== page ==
Proof in the pudding is the XC60's official crash test score. It achieved a full five stars out of five when tested by Euro NCAP in 2017 and scored higher than any other car on this list for ‘adult occupant protection’ and ‘safety assist’. The latter is a score for the safety tech a car comes with - such as autonomous braking that automatically engages in certain scenarios if the car senses that a collision is imminent.

All XC60 models come with five seats but all seats offer plenty of room. The boot is big enough to handle a couple of large suitcases and a few other small bags; in doing so it makes the boots in ordinary hatchbacks like the Ford Focus and Volkswagen Golf look a touch small. If you have access to a charging point, plug-in hybrid ‘T8’ models are well worth considering, especially if you only cover around 20-30 miles per day.

This is because T8 models can run on battery power alone - provided you plug them in to charge up - for that kind of distance, which helps keep fuel bills low. If a plug-in model is a bit of a financial stretch for you, then more affordable petrol and diesel versions are available, with a number of these still being impressively economical for this type of car.


4. Volkswagen T-Roc

Best gold car for older drivers

Used deals from £15,800
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If you are thinking ‘this gold looks an awful lot like the one used on the Golf’, they are the same colour - maybe VW had a few extra tins kicking around the factory… More likely, the German carmaker realised how good the T-Roc looked in Turmeric Yellow.

One of the T-Roc’s greatest features is how well it drives - made all the more impressive by the fact countless cars of this type are rather disappointing in this area. It all starts with the engines, which are peppy yet economical and just as at home being used in town as they are on the motorway. For most drivers, we’d recommend one of the 1.0-litre 'TSI' petrol engines, as they are a sweet spot between performance and running costs. Meanwhile, those after plenty of power and quick acceleration should consider a 2.0-litre petrol model.

Then there is the suspension, which has been designed to provide enough control to prevent the T-Roc from wallowing from side to side when cornering, while remaining comfortable over lumps and bumps. Compared to a Golf, the T-Roc is higher from the ground so it is easier to get in and out of for many drivers. Also, as the cabin is taller than the Golf's there is slightly more luggage space in the boot and more headroom. Small changes that can make a world of difference depending on your needs.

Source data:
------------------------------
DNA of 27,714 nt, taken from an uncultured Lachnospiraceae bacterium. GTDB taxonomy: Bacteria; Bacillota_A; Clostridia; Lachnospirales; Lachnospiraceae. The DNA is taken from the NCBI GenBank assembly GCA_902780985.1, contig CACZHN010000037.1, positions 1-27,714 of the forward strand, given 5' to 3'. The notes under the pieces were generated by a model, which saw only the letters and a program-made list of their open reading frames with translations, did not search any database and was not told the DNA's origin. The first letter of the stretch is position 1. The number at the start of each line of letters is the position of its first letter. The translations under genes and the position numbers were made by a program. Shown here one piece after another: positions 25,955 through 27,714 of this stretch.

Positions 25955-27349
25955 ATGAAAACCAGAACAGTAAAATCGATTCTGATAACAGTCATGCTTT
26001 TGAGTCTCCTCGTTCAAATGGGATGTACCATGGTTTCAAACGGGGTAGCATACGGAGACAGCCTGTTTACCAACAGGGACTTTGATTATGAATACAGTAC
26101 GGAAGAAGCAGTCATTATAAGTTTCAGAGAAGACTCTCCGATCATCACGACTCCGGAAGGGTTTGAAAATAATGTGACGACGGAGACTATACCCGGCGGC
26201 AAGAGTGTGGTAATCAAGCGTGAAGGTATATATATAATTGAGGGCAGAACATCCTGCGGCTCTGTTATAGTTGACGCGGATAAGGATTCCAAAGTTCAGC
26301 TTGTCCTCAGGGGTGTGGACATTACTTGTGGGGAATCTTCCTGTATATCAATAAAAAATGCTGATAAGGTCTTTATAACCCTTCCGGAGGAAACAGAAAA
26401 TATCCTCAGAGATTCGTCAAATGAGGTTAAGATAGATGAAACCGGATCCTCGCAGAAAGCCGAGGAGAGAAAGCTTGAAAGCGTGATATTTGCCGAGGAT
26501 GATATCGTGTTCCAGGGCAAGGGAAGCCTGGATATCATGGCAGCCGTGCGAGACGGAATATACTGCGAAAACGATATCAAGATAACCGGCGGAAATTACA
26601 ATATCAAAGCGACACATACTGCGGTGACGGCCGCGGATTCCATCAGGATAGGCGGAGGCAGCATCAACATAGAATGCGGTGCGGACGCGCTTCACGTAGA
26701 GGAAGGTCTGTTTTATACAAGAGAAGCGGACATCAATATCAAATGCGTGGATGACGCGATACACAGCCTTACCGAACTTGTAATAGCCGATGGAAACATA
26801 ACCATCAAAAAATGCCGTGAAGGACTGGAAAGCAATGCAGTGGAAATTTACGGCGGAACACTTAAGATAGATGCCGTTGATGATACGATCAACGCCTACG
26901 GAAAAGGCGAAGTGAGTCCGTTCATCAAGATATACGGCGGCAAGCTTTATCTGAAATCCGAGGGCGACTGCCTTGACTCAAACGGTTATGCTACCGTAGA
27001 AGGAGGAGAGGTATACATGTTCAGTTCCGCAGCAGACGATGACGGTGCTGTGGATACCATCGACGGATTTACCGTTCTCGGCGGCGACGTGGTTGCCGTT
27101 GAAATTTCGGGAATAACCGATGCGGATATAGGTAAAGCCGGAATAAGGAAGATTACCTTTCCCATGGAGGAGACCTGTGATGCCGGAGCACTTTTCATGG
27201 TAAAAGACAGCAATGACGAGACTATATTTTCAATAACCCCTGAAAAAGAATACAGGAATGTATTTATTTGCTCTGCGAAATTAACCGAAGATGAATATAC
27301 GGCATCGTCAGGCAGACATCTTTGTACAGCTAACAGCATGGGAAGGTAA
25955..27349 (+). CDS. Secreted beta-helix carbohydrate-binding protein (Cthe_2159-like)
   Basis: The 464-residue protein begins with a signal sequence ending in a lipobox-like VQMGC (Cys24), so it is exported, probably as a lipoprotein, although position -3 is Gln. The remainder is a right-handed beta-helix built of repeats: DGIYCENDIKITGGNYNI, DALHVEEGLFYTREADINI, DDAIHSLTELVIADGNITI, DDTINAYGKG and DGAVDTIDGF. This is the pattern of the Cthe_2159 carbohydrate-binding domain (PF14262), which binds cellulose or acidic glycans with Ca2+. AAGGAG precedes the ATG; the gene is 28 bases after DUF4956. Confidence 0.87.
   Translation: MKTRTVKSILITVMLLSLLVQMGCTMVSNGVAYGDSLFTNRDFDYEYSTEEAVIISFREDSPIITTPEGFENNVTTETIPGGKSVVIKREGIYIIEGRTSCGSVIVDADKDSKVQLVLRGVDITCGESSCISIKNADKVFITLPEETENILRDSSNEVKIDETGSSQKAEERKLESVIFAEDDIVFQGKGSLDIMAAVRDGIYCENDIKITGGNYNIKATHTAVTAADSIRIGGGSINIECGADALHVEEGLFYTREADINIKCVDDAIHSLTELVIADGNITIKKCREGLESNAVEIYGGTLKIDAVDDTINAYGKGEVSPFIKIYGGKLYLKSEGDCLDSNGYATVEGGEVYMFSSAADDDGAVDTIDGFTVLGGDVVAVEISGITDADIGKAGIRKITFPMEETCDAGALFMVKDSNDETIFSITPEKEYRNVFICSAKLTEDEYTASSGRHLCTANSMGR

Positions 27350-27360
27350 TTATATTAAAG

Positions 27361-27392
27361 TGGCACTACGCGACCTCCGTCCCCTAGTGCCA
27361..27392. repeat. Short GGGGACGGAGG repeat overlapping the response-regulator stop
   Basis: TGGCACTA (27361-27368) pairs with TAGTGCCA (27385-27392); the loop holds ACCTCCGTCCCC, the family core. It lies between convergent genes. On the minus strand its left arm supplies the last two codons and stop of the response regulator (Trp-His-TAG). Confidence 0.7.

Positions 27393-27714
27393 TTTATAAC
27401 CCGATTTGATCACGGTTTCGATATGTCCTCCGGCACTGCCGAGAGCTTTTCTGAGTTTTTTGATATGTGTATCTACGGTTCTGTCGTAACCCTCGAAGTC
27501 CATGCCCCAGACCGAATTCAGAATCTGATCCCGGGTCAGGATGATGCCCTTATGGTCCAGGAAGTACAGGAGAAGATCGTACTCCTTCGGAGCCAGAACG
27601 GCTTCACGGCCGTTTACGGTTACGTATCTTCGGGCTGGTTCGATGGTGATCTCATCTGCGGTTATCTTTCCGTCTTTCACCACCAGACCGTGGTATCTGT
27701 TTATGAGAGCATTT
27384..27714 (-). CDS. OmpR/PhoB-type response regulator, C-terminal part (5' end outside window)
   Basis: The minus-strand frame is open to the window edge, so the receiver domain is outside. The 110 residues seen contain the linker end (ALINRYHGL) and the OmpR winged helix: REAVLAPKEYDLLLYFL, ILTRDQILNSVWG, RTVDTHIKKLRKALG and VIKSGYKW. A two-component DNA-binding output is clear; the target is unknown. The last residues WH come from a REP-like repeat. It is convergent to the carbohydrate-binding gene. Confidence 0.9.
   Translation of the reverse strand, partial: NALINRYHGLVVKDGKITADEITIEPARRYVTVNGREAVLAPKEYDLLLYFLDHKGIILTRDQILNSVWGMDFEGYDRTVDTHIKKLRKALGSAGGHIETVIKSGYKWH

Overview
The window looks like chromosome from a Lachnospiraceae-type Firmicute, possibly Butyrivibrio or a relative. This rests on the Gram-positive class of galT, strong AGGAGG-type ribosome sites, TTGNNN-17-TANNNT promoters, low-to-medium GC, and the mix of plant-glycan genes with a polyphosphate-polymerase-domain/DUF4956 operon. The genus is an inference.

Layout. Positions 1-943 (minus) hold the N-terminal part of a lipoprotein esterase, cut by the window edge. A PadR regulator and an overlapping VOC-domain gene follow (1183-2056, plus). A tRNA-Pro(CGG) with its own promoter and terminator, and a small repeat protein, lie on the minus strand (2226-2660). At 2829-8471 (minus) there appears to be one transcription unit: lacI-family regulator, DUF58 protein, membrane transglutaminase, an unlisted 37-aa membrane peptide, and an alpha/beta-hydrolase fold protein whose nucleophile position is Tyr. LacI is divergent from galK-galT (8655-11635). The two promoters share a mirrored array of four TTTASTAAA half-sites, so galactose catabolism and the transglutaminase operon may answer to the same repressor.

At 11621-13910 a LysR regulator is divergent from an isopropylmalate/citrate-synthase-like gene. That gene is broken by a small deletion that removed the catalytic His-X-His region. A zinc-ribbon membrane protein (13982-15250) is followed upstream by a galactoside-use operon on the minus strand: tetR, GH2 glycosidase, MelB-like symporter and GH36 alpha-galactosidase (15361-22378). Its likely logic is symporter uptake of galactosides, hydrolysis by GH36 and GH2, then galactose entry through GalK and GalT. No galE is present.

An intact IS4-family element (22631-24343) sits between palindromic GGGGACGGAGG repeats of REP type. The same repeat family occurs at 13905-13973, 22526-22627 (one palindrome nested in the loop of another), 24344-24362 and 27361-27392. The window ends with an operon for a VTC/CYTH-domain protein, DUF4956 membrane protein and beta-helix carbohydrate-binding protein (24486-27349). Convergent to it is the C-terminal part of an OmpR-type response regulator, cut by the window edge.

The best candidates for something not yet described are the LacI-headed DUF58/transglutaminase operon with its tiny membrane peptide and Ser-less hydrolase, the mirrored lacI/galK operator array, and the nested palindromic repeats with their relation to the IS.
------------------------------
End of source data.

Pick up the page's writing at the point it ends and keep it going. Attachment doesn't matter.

Drivers looking to stand out - if yellow's not enough - should consider the T-Roc Cabriolet model (pictured above), which arrived in 2020.


5. Dacia Duster

Best gold car for value for money

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Dune Beige is one of those colours which depending on the lighting either looks gold, beige or somewhere in between. If you would like a softer gold car which is very affordable then it is a great option. Importantly ‘affordable’ does not translate to ‘rubbish’, as the Dacia impresses on many fronts.

One is practicality; the cabin is large enough for five adults to travel in comfort and the boot offers a decent 445 litres of space (roughly one medium-sized suitcase more than in the Volkswagen Golf). If boot space is particularly important to you, be aware that the figure drops to nearly the same as the Golf if you opt for a four-wheel-drive Duster with a spare wheel, with both of these features reducing loading space.

The photo above shows the second-generation Duster that was launched in 2018. The newer version is a much more modern car, with more efficient engines, a better media system and sharper styling. Meanwhile, the older version can be picked up for rock bottom prices so is still worth considering if your budget doesn’t stretch to a newer Duster.

We’d avoid entry-level Access trim on pre-2018 cars unless all you need a car to do is get from A to B, as they are very badly equipped. Access trim was dropped when the new model arrived - no doubt thanks in part to it being an unpopular choice, due to its low levels of standard equipment.

Shortly after the new Duster was launched, two 1.3-litre petrol engines became available. These engines are the gems of the range thanks to their mixture of zippy performance and reasonable fuel economy. A Duster will never be the cheapest car to run in terms of fuel but the car's economy levels are comparable to other affordable SUVs such as the MG ZS. On the other hand, if fuel economy is a priority for you, hatchbacks like the Vauxhall Astra and Peugeot 308 are better options.


*Representative PCP finance - Ford Fiesta:

48 monthly payments of £192
Deposit: £0
Mileage limit: 8,000 per year
Optional final payment to buy car: £2,923
Total amount payable to buy car: £11,926
Total cost of credit: £2,426
Amount borrowed: £9,500
APR: 9.9%

BuyaCar is a credit broker, not a lender. Our rates start from 6.9% APR. The rate you are offered will depend on your individual circumstances.